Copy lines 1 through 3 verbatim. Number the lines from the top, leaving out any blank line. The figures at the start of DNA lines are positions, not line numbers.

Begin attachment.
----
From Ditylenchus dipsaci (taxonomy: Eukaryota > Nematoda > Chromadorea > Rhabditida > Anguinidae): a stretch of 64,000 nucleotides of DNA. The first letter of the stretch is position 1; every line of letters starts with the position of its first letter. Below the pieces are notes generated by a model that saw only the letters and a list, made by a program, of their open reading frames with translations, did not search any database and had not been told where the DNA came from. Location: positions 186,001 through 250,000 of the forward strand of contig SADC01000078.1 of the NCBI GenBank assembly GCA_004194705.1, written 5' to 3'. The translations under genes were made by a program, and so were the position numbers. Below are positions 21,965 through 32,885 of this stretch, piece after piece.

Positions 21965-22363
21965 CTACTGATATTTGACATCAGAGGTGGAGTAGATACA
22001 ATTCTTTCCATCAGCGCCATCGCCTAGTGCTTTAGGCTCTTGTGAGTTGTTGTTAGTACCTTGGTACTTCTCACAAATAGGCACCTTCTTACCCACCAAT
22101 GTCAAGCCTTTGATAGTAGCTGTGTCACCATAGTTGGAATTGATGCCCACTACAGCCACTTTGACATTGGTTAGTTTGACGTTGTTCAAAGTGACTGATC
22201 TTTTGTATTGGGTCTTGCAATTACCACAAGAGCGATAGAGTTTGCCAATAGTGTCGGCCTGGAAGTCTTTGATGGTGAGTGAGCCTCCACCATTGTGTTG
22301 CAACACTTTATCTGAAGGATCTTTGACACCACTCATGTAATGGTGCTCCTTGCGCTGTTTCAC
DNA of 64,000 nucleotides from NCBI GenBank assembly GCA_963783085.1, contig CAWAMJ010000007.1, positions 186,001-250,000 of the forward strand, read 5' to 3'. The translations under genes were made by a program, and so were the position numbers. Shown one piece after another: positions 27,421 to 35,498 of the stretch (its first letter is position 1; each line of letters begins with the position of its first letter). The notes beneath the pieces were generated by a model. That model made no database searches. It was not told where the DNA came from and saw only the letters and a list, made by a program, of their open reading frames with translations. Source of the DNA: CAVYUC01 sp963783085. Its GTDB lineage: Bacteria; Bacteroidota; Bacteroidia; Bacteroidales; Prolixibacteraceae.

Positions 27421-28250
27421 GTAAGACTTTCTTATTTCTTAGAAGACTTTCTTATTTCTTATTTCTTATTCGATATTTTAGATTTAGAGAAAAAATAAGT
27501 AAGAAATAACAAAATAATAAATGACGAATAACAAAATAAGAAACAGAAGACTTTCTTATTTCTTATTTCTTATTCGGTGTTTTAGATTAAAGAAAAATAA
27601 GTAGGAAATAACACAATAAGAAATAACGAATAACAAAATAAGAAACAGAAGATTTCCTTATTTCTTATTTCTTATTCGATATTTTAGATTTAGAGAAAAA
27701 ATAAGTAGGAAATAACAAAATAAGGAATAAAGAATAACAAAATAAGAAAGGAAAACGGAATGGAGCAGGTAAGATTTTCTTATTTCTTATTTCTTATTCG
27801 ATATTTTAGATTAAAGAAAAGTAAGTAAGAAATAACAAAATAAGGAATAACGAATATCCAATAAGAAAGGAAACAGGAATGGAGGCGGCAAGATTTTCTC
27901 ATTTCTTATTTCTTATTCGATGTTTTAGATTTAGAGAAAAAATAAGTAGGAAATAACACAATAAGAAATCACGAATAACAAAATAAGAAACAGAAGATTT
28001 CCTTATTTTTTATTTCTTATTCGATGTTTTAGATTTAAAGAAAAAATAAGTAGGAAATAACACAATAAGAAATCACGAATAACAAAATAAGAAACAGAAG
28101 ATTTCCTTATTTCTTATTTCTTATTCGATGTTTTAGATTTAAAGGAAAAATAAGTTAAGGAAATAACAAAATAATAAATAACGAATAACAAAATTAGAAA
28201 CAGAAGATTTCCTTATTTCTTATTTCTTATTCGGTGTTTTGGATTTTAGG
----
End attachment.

From Ditylenchus dipsaci (taxonomy: Eukaryota > Nematoda > Chromadorea > Rhabditida > Anguinidae): a stretch of 64,000 nucleotides of DNA. The first letter of the stretch is position 1; every line of letters starts with the position of its first letter. Below the pieces are notes generated by a model that saw only the letters and a list, made by a program, of their open reading frames with translations, did not search any database and had not been told where the DNA came from. Location: positions 186,001 through 250,000 of the forward strand of contig SADC01000078.1 of the NCBI GenBank assembly GCA_004194705.1, written 5' to 3'. The translations under genes were made by a program, and so were the position numbers. Below are positions 21,965 through 32,885 of this stretch, piece after piece.

Positions 21965-22363
21965 CTACTGATATTTGACATCAGAGGTGGAGTAGATACA